Metal-organic framework (MOF) membranes are energy-efficient candidates for molecular separations, but it remains a considerable challenge to eliminate defects at the atomic scale. The enlargement of pores due to defects reduces the molecular-sieving performance in separations and hampers the wider application of MOF membranes, especially for liquid separations, owing to insufficient stability. Here we report the elimination of lattice defects in MOF membranes based on a high-probability theoretical coordination strategy that creates sufficient chemical potential to overcome the steric hindrance that occurs when completely connecting ligands to metal clusters. Lattice defect elimination is observed by real-space high-resolution transmission electron microscopy and studied with a mathematical model and density functional theory calculations. This leads to a family of high-connectivity MOF membranes that possess ångström-sized lattice apertures that realize high and stable separation performance for gases, water desalination and an organic solvent azeotrope. Our strategy could enable a platform for the regulation of nanoconfined molecular transport in MOF pores.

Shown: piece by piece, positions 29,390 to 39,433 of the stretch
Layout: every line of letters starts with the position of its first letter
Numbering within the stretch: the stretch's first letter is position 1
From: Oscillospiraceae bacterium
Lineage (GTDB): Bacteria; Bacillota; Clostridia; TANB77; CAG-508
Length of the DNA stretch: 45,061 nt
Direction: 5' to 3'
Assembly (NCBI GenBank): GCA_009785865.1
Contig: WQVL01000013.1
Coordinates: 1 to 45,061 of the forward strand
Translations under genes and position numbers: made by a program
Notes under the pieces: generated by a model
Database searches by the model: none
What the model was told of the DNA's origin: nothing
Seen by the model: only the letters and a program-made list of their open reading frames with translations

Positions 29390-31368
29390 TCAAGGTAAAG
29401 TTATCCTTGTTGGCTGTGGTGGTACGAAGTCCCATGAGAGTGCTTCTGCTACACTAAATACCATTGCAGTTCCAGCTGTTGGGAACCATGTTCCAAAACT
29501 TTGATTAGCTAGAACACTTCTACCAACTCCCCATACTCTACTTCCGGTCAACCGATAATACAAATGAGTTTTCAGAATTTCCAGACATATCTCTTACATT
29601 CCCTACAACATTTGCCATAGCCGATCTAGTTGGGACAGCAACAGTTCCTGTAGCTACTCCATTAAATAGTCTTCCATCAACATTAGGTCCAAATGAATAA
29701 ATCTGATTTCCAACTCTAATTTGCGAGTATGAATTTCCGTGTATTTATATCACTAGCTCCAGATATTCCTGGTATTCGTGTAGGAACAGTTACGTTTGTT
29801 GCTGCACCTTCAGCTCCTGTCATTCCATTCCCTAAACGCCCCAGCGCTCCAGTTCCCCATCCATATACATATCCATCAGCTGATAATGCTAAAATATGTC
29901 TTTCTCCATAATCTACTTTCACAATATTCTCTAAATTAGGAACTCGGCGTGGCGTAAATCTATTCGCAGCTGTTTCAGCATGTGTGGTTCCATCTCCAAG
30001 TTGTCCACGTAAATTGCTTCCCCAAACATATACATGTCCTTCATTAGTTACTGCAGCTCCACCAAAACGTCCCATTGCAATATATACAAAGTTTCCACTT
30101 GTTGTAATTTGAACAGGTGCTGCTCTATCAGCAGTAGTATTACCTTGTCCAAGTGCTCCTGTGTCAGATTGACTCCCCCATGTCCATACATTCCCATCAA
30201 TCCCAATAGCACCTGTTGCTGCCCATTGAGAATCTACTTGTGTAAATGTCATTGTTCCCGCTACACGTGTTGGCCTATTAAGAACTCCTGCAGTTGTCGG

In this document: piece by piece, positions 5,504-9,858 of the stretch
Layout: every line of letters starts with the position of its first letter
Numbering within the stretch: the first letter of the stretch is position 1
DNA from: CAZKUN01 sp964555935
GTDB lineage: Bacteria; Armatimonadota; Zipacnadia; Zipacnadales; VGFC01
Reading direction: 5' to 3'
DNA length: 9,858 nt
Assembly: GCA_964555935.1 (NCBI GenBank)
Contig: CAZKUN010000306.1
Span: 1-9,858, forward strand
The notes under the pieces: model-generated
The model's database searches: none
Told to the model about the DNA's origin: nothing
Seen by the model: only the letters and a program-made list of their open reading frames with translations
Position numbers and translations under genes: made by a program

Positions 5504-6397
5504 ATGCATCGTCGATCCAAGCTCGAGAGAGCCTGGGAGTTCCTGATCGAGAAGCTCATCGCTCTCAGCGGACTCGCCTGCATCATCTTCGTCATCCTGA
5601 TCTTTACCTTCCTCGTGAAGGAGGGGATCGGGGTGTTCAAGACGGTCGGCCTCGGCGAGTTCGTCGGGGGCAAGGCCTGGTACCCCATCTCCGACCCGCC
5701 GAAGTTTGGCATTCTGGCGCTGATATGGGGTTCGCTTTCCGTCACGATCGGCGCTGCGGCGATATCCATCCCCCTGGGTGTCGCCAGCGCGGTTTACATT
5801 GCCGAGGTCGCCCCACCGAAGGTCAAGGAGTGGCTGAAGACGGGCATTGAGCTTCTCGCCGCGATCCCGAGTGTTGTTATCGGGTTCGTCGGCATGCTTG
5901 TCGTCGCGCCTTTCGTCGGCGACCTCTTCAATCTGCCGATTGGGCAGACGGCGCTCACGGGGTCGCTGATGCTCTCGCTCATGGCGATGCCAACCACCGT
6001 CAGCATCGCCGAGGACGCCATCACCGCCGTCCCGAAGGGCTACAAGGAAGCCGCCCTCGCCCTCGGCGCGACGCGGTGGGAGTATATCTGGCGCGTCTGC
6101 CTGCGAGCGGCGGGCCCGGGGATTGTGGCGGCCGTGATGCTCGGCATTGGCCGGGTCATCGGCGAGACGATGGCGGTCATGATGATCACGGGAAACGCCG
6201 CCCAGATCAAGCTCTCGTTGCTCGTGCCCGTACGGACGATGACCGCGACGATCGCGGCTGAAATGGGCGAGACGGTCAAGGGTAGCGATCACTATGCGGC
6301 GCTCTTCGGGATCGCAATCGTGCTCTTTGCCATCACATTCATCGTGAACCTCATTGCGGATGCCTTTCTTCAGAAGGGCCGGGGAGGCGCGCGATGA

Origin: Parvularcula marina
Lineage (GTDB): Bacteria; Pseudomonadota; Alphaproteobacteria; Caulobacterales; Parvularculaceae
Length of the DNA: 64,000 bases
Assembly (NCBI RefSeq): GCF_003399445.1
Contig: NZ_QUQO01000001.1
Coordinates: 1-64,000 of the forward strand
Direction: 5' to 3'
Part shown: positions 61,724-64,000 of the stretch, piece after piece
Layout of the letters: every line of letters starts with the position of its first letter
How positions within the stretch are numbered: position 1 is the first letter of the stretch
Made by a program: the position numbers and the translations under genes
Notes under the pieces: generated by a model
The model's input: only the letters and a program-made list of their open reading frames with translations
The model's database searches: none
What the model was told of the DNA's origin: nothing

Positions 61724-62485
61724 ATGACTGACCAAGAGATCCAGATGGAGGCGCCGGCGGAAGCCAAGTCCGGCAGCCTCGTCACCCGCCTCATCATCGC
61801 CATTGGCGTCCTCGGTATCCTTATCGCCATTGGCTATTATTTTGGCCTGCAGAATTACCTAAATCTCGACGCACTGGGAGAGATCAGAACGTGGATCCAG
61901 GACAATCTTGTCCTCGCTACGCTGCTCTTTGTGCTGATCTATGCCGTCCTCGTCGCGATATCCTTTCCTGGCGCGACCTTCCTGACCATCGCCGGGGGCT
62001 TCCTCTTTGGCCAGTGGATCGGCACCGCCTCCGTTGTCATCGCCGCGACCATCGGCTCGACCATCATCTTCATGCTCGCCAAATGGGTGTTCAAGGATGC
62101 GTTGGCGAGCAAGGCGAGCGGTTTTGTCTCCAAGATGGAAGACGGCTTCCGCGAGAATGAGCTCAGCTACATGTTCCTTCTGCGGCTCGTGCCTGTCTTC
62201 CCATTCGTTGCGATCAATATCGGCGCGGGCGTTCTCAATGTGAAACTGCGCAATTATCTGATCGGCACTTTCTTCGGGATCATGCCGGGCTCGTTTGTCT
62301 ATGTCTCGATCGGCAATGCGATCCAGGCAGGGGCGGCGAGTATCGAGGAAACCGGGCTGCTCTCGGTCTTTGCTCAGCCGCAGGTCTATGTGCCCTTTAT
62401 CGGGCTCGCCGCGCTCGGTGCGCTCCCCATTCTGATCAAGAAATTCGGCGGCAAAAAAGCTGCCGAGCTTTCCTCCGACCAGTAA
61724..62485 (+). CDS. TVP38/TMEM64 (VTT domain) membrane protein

|Original language||English (US)|
|State||Published - May 11 2023|
Bibliographical noteKAUST Repository Item: Exported on 2023-05-19
Acknowledgements: We thank X. Ren (School of Chemistry and Molecular Engineering, Nanjing Tech University) for discussions. W.Q.J. acknowledges funding from the National Natural Science Foundation of China (grant numbers 22038006 and 21921006) and the Priority Academic Program Development of Jiangsu Higher Education Institutions (PAPD). G.P.L. acknowledges funding from the National Natural Science Foundation of China (grant number 22278210) and the Natural Science Foundation of Jiangsu Province (grant number BK20220002). G.Z.L. acknowledges funding from the Project funded by the China Postdoctoral Science Foundation (grant numbers 2022TQ0147 and 2022M721584). We thank the High-Performance Computing Center of Nanjing Tech University for supporting the computational resources.
ASJC Scopus subject areas
- Mechanics of Materials
- Materials Science(all)
- Mechanical Engineering
- Condensed Matter Physics